children-playing

 

As kids grow and start interacting with friends and family, they begin developing social skills by learning scripts for how they should behave in certain situations.

But for children with learning disabilities, this can be challenging. These activities can help strengthen their understanding of social scripts which will help to build their confidence in social situations.

 

Social skill building activities

  • Read or tell your child stories about friendship and social interaction. Explain what made the interaction successful
  • Role play social interactions your child struggles with so they get the practice they need
  • Explain facial expressions and body language to your child using real-life examples that the two of you have experienced together
  • Start a story involving social interaction and ask your child how they would handle the situation. Coach them if necessary.

 

Putting the social skills to practice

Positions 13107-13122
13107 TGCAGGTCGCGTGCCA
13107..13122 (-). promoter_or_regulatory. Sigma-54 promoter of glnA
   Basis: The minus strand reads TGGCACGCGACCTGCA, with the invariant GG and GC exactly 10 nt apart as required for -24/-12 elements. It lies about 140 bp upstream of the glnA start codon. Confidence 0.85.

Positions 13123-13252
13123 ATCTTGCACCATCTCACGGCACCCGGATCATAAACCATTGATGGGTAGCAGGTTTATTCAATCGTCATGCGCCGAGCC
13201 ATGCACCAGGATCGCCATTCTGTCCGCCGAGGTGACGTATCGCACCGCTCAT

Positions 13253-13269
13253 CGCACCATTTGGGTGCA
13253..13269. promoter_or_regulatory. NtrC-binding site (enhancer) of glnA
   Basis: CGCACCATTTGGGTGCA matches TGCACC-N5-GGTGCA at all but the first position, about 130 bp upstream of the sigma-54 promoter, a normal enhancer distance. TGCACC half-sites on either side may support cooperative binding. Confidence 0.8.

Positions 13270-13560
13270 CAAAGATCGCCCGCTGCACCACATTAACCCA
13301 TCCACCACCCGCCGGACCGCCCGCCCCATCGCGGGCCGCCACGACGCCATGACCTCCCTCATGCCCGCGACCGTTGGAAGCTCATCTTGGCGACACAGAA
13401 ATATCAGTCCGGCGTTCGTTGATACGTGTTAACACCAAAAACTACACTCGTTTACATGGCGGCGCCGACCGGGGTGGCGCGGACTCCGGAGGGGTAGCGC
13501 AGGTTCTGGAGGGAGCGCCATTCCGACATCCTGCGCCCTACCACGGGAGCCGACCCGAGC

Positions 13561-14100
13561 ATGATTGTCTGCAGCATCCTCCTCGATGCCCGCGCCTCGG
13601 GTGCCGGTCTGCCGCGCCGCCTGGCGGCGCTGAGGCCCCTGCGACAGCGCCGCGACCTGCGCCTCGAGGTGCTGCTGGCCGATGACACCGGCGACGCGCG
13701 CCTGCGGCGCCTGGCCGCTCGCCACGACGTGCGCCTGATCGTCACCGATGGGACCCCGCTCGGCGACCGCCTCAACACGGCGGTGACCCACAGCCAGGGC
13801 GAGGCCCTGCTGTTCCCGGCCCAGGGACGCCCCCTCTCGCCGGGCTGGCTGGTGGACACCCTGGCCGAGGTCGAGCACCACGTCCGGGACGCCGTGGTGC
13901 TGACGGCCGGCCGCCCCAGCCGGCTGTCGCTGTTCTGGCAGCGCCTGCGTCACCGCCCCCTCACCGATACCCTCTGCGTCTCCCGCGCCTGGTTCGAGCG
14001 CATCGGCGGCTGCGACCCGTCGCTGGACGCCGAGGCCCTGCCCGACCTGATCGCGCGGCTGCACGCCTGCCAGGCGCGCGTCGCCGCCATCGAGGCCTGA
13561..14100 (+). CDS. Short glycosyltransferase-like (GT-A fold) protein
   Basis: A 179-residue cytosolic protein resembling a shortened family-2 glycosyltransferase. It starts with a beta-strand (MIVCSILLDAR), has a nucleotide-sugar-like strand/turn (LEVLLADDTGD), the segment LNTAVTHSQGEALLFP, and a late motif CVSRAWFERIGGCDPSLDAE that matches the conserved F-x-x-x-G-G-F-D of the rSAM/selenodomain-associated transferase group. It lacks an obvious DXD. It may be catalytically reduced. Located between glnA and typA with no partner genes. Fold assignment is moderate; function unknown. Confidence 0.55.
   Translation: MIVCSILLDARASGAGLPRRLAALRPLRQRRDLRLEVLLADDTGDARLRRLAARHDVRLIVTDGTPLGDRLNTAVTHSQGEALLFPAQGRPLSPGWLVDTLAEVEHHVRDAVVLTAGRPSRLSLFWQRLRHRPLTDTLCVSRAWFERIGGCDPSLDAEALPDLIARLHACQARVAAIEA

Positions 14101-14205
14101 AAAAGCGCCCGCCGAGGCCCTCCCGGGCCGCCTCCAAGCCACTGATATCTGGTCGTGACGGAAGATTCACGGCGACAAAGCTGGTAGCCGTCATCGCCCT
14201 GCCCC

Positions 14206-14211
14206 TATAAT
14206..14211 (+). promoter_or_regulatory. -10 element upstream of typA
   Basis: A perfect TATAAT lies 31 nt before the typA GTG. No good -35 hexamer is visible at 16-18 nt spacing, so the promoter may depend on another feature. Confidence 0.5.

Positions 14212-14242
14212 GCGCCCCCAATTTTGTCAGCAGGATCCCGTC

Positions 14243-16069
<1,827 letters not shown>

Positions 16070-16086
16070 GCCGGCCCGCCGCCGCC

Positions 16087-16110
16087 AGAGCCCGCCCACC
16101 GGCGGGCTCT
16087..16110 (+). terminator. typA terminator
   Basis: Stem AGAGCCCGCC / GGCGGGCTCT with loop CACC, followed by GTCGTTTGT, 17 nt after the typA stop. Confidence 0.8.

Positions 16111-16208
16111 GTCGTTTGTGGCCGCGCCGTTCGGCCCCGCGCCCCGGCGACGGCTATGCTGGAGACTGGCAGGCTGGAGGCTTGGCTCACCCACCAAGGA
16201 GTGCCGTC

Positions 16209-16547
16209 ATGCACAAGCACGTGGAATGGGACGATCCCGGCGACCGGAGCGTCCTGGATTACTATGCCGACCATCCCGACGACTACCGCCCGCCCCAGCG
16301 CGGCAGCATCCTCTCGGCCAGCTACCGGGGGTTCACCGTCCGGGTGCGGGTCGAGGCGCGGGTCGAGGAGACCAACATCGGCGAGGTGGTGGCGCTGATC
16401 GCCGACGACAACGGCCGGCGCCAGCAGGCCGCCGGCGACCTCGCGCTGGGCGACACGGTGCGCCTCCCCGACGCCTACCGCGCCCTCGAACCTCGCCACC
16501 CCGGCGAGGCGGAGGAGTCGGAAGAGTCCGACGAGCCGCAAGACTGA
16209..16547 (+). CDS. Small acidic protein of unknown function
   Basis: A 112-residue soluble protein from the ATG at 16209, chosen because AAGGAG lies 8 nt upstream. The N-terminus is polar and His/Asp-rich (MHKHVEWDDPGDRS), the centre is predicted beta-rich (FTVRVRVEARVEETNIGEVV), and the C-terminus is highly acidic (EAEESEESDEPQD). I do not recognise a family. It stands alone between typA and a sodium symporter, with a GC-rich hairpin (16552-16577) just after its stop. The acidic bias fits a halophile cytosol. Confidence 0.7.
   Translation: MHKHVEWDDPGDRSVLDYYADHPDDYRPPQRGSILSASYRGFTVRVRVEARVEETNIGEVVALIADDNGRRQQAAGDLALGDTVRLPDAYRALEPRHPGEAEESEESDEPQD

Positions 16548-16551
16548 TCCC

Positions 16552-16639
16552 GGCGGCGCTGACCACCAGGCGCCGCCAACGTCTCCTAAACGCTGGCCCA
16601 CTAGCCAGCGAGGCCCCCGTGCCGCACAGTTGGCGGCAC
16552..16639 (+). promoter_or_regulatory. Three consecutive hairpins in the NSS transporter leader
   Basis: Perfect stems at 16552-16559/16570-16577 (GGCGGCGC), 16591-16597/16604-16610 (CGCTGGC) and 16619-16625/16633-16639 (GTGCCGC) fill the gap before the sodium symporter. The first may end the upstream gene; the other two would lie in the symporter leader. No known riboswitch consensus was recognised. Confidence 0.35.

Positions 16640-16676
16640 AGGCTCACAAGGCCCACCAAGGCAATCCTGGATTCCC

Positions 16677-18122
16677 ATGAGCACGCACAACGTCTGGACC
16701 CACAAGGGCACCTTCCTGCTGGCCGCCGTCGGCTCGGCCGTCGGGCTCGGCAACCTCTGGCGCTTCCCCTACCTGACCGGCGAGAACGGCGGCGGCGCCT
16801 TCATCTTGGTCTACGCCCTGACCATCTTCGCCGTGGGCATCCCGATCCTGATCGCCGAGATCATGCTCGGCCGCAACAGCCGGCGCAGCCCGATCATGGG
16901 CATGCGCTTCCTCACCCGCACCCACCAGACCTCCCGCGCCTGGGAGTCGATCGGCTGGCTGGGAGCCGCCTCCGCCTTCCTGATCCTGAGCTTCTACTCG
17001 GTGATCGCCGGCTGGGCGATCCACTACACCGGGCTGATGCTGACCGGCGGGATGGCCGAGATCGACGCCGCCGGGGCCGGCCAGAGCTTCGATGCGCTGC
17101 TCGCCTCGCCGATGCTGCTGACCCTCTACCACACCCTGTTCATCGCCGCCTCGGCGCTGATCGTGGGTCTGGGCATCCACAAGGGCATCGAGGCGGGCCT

Once your child gets some practice with social scripts, it’s time to let them put their skills to the test.

Let them spend time among their friend and other peers. Sometimes the best way to learn a new skill is to be immersed in a situation and learning first hand – same goes for building social skills.

You can also get them involved in activities that introduce them to new people.

Extracurricular activities such as sports, summer camp or art classes will expose your child to new people and new situations, giving them another opportunity to learn social scripts and find new activities.

Another great way to teach these social scripts to your child is to talk with them whenever possible.

Eating dinner as a family, shopping together or just simply asking your child about their day will all provide opportunities to interact and build their social skills.